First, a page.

A series of arrests of cameramen and photographers has prevented images of demonstrators being arrested getting to newspapers and broadcasters this year. The National Union of Journalists (NUJ) believes that the practice is on the increase even though most cases are thrown out of court.
Last week a cameraman from the production company Undercurrent was arrested with a group of protesters who had occupied the offices of Rank Leisure to protest at the company's plans to build an Oasis holiday centre in the Lyminge Forest in Kent.
"First they tried to arrest me on suspicion of burglary," Roddy Mansfield said last week. "When I showed them my NUJ card they took it off me and asked me to quote my PIN number. Because I could only quote two of the numbers while being held by two burly officers they then arrested me on suspicion of forging the press card.
"The plan was to sell the footage of these hyped-up tactical support group officers coming through the windows to arrest these women protesters. But they seized my tape as evidence."
Undercurrent Productions, which makes programmes for Channel 4, has conducted its own survey of cameramen and journalists who cover protests and believes that 15 have been arrested this year in the course of doing their job.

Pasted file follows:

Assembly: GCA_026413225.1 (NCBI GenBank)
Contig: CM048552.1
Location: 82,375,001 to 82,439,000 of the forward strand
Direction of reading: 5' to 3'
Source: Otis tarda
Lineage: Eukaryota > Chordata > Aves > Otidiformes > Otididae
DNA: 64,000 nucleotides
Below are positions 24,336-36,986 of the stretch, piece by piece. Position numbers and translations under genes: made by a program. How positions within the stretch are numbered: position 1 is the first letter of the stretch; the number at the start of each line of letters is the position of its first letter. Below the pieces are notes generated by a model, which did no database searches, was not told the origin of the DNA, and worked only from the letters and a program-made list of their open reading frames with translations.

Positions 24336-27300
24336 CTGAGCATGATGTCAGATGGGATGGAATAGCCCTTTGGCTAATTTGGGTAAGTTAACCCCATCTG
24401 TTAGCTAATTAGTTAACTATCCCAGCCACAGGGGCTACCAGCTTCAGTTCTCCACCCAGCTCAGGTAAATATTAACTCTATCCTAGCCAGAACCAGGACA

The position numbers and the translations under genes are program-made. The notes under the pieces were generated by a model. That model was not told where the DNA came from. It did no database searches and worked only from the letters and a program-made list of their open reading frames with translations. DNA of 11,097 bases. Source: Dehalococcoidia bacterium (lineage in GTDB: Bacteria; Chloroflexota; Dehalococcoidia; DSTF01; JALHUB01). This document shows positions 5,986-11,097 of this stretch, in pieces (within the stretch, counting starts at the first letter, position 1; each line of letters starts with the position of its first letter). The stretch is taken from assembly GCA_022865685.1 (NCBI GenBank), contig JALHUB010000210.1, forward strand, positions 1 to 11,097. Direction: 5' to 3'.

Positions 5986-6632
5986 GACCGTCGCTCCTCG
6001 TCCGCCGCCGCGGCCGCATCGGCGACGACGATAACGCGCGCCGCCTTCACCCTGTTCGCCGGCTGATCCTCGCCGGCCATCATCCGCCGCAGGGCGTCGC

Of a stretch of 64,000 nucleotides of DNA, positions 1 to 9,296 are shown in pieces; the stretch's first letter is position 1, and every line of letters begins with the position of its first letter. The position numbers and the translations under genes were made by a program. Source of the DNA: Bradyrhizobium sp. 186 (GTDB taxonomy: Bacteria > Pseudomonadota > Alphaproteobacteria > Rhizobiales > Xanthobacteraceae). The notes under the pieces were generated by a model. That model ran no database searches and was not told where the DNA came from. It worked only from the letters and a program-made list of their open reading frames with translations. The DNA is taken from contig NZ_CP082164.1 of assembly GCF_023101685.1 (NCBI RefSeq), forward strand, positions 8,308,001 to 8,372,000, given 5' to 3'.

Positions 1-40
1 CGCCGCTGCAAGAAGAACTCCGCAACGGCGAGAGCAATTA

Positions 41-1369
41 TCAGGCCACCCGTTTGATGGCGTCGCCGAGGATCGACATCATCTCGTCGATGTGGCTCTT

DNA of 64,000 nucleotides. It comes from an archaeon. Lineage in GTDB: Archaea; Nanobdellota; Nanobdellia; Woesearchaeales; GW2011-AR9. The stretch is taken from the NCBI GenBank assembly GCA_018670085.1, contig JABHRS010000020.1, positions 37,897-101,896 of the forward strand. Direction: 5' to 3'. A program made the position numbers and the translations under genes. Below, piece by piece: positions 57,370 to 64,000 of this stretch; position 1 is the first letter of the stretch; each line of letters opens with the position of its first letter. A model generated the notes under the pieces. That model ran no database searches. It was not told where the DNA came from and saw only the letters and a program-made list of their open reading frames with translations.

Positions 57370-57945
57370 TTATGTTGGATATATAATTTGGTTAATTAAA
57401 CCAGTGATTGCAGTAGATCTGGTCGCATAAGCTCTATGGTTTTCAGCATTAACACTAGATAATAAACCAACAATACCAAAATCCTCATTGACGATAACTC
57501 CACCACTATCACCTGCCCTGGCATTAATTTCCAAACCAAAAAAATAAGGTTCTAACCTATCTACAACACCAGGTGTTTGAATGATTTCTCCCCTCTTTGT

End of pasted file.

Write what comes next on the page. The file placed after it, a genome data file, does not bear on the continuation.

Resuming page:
Most notorious was the case of Nick Cobbing, the only photographer to get into the trees at the Manchester Airport protest site. The rest of the press was kept in a pen close to the site and could not get photographs.
Mr Cobbing got agreement from the climbers hired by the sheriff's department to stay in the trees and take photographs. When they asked him to come down with them he came down.
But once he was back on the ground he was arrested by the police for obstructing the sheriff's officers.
"They took my cameras and film and held me in a van at the site for two hours. Then they drove me to Salford police station where I was held for another 12 hours."
By the time he was bailed - on condition that he did not return to the site and that he stayed in his London home every night - no newspapers could use his pictures of the arrests and so none appeared.
A spokesman for the Metropolitan Police said that there was no policy to stop media coverage of protests. "But anyone who puts pen to paper or takes a photograph these days claims to be a journalist. It is up to the officer at the time to arrest whoever they think is breaking the law, it wouldn't matter whether they were a journalist or even an MP."
Tim Gopsill, of the NUJ, believes that the new kinds of protest, whether they be against new roads or treatment of veal calves, have brought new tactics from the police. "For a policeman to arrest a journalist while he is doing his job can only mean his intention is to stop the protest being reported," he said. "The increased arrests we are seeing could be attributable to the changed nature of protests we see. People aren't marching in the streets, they are trying to obstruct the things they oppose."
The NUJ has won sizeable compensation from the police for lost earnings by photographers who have been unable to sell their pictures because they have been arrested.